- Popularity and support: Flutter is backed by Google and React Native by Facebook, both platform have good documentation and support by community. In Github, Flutter has 88k stars and React Native 85k (per March 2020), even though RN was released earlier in 2015 and Flutter start on air in 2018. We see this as good prospects in the future for Flutter.
- UI Components: Our app design is very beautiful but it needs a lot of UI customization to develop. React Native relies on native UI components and it will need extra effort to customize. In contrast, Flutter has its own set of custom widgets, rendered and managed by the framework’s graphics engine. It enables us to easily customize UI on our app, because everything is widget in Flutter, right?
Now we need to prove that if we move to cross-platform development, there will not be any big difference with our current native app in terms of its performance, package file size and development time. Here is how we proving that.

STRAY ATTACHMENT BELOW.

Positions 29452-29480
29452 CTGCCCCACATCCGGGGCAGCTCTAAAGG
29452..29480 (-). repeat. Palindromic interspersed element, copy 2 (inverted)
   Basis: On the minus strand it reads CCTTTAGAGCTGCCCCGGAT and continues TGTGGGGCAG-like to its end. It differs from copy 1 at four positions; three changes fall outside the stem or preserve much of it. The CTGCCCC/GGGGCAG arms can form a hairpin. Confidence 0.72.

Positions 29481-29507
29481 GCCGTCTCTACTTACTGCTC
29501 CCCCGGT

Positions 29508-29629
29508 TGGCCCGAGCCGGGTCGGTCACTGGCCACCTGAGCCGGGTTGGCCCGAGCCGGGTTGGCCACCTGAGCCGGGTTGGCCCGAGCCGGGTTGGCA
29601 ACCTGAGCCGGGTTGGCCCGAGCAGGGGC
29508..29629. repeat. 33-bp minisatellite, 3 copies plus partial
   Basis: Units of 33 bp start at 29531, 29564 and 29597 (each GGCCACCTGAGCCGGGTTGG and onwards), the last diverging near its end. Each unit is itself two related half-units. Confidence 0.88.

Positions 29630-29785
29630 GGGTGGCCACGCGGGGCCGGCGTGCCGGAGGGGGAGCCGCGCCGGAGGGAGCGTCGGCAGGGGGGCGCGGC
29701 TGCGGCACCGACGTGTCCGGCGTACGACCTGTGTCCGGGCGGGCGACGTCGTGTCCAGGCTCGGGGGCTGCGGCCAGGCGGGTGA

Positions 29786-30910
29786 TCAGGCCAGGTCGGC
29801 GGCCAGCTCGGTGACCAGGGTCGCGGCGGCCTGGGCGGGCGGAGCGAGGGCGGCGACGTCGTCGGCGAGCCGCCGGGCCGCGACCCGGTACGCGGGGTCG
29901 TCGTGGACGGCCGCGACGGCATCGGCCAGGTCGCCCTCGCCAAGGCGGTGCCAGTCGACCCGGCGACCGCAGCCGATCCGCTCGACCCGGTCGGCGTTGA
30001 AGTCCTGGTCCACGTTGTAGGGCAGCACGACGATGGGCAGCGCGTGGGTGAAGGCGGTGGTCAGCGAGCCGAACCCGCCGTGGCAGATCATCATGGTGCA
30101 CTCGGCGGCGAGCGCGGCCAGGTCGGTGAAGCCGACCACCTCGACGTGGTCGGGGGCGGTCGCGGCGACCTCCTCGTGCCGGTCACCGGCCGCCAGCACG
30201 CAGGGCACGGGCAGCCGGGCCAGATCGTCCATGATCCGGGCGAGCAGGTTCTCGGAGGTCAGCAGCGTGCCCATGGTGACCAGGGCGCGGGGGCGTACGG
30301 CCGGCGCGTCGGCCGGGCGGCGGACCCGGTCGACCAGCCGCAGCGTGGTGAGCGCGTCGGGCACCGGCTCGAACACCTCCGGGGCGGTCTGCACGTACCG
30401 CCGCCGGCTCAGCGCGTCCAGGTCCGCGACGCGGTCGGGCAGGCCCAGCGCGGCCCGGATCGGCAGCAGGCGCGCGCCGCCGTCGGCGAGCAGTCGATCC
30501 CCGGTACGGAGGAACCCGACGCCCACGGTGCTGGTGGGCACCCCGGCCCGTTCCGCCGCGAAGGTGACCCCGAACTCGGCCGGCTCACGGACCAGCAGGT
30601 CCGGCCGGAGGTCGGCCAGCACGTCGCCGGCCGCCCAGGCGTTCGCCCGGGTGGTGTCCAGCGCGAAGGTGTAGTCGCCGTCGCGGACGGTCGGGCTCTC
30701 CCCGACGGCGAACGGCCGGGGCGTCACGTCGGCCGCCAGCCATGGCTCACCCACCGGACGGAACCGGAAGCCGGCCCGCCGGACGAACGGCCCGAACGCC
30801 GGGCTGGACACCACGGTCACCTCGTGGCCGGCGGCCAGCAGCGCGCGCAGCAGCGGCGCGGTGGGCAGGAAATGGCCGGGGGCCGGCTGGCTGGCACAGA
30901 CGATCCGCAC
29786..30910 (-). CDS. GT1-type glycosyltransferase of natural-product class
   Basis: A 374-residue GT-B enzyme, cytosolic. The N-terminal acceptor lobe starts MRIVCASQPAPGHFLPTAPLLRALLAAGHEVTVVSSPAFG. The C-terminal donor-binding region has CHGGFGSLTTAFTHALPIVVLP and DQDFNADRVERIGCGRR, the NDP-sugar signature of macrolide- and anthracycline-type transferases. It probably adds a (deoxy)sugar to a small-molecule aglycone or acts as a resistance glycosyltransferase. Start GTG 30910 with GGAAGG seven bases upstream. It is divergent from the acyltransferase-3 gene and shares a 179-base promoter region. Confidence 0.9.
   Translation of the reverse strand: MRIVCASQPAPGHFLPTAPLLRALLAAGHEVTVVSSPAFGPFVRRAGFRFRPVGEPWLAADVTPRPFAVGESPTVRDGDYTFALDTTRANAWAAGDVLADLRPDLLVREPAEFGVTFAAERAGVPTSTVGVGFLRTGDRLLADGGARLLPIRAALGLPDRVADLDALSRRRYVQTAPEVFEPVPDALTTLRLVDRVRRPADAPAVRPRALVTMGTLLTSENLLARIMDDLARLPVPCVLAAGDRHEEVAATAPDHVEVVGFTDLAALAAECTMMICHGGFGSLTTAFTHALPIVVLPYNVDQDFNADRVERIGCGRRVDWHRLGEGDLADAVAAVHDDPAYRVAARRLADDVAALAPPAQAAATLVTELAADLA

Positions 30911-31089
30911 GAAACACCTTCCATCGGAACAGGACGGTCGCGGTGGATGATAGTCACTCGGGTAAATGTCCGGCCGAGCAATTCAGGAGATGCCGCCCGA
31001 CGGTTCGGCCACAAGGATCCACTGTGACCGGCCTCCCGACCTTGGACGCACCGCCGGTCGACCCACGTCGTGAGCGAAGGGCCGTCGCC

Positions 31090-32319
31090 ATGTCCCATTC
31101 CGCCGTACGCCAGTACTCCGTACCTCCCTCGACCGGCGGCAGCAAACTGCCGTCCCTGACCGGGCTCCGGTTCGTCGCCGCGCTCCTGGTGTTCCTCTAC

- Define 1 quite complex feature in our app as a target for development. We choose our financial summary feature in our app, because it has quite complex UI and network request.
- Develop that feature on both framework and make sure there is no other background or unknown process in both apps.
- Run the apps on the exactly same device and do profiling. We were using Samsung A7 (SM-A750GN) for Android and iPhone 6s for iOS.
- Benchmark the performance, package file size and development time for both native-app and flutter-app.
We compare the CPU and memory usage of both apps.
Android Native App, use more or less 50% of CPU and 194.3 MB of Memory
Android Flutter App, use more or less 50% of CPU and 268 MB of Memory
It was very small different between CPU usage on both apps. In terms of memory usage, Android Flutter-app usage use up 73.7 MB more memory than the native. Let’s say your phone has a standard 2GB of RAM (my friend has 12GB RAM on his Android phone), so we can tell its only increase ~3.6% of your phone RAM usage. We think this result was acceptable (also for many device hardware nowadays that mostly have gigantic memory size :’).